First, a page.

It enables search engines to navigate the site more easily and find data more efficiently. Specifically, as you have a ton of image files, you can create a separate image sitemap which can facilitate crawling and indexing of pictures which might be difficult to find otherwise, ultimately improving your store’s SEO.

Optimizing for shoppers

There’s no denying it, search engine optimization is essential to compete and do well in the long run.

But your shoppers are humans, not search bots. Working toward rendering the best possible online shopping experience for your store visitors is indispensable. And again, product images play a huge role in achieving that goal.

So, in this second part, we take a look at five ways to optimize product images for shoppers, to get them to pull out their wallets and make a purchase.

Refine your primary product images

Your primary product images refer to the images visitors see when they land on the product listing page for the first time. These product images form the first impression and shoppers likely make up their minds within a matter of seconds after seeing them. Thus, it is important to get them right.

Here’s how:


If you wish to impress shoppers and make your product irresistible, taking and uploading high-resolution product photographs is not optional. Poor quality product images will simply slaughter your sales.

As already described, achieving the right balance between image quality and file size is possible with the JPEG format. Nowadays, it is not difficult to click high-quality photos as even your smartphone is capable of doing so. Besides, you can always get a professional product photographer to do it for you. It is surprisingly affordable to hire one from sites like Fiverr.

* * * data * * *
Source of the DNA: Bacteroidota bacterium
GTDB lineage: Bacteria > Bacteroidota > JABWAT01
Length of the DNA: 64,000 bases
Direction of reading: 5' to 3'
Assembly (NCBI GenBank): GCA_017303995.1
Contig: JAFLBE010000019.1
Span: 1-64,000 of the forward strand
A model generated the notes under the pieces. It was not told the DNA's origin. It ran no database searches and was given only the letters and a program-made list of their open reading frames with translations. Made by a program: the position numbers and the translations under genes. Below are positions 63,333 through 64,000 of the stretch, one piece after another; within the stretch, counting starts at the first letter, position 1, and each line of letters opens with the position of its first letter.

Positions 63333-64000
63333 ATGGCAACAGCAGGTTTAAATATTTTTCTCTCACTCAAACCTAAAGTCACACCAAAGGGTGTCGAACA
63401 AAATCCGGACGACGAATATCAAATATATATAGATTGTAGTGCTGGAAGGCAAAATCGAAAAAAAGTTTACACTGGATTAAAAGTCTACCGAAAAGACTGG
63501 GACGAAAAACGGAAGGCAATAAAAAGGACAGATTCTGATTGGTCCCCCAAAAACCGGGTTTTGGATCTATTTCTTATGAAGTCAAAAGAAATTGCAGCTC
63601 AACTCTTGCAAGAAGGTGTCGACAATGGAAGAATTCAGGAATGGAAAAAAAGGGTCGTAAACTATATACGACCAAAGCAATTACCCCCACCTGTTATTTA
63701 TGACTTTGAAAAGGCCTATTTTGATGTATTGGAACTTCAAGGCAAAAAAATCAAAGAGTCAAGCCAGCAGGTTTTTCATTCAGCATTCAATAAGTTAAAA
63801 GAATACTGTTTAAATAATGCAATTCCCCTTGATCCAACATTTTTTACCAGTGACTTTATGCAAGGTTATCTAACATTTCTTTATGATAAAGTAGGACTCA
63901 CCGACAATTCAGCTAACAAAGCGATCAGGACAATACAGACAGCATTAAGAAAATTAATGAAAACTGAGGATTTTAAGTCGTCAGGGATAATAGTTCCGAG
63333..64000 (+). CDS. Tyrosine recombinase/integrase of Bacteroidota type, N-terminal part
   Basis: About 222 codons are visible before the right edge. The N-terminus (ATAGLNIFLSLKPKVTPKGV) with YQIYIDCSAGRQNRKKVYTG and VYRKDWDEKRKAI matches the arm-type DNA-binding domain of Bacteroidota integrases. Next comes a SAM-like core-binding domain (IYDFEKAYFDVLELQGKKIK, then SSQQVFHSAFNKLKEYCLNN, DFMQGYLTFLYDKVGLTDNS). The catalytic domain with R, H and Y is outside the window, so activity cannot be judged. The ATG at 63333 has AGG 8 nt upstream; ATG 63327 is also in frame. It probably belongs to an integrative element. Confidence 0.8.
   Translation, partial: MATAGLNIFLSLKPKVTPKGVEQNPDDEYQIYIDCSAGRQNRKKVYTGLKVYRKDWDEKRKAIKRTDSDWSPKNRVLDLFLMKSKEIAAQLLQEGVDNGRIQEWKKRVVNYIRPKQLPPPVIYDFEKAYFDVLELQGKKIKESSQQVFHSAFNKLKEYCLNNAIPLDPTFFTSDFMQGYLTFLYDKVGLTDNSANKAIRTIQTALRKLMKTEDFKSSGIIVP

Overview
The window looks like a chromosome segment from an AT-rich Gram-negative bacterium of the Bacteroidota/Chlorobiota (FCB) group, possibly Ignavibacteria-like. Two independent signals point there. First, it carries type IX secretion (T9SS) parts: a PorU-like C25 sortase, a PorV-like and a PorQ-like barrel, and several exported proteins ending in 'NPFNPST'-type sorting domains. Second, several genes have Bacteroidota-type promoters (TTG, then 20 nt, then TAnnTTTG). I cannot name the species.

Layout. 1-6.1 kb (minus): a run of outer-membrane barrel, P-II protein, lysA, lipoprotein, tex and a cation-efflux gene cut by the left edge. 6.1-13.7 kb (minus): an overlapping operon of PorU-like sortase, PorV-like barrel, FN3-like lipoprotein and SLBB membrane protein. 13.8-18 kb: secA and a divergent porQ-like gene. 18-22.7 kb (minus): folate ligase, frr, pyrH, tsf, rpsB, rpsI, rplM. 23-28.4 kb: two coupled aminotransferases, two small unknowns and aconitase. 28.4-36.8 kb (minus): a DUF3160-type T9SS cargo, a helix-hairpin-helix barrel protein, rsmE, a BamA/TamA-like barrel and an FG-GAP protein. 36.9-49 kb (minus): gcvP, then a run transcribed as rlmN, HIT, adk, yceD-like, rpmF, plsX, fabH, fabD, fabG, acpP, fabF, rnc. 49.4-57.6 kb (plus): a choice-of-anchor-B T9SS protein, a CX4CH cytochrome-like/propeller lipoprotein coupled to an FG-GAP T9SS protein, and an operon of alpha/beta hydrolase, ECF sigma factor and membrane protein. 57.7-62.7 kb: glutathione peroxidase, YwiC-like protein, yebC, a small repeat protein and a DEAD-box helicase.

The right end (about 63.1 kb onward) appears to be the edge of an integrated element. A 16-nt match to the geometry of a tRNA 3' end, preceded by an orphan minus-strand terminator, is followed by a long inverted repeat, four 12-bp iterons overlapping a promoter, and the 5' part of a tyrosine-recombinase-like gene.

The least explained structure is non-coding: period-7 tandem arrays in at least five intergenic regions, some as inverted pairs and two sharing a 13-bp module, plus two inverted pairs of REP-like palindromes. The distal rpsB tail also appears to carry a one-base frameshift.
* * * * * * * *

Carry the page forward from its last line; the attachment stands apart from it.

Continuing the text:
Aim for at least 2000 pixels so your images won’t appear pixelated on high-resolution screens. This would also allow you to upload the same images on major marketplaces like Amazon or eBay should you choose to sell from multiple platforms.


For most products, a pure white background works best. You don’t necessarily have to set up a white backdrop using sheets or blankets. You can simply use AutoClipping to easily and instantly remove the background of your images and make them pure white.

Use the Rubik Cube solver program to calculate the solution for your unsolved Rubik’s Cube.


Shadows play an important role too. They can ruin a perfect image or add depth and richness to the shot. There are several types of shadow effects that you can use. Drop shadows are subtle and can be created during the shoot or in post-production. Natural shadows are created from using a natural light source such as a window, while reflective shadows can be made by using a reflective surface under the product during the shoot or in post-production.

Experiment with different shadow effects to find the most fitting effect for your products. If you’re doing all the edits post-production, such as changing the background and adjusting shadows, AutoClipping has got you covered. As you can see below, you can easily add and modify shadow effects to your images, in addition to making the background pure white.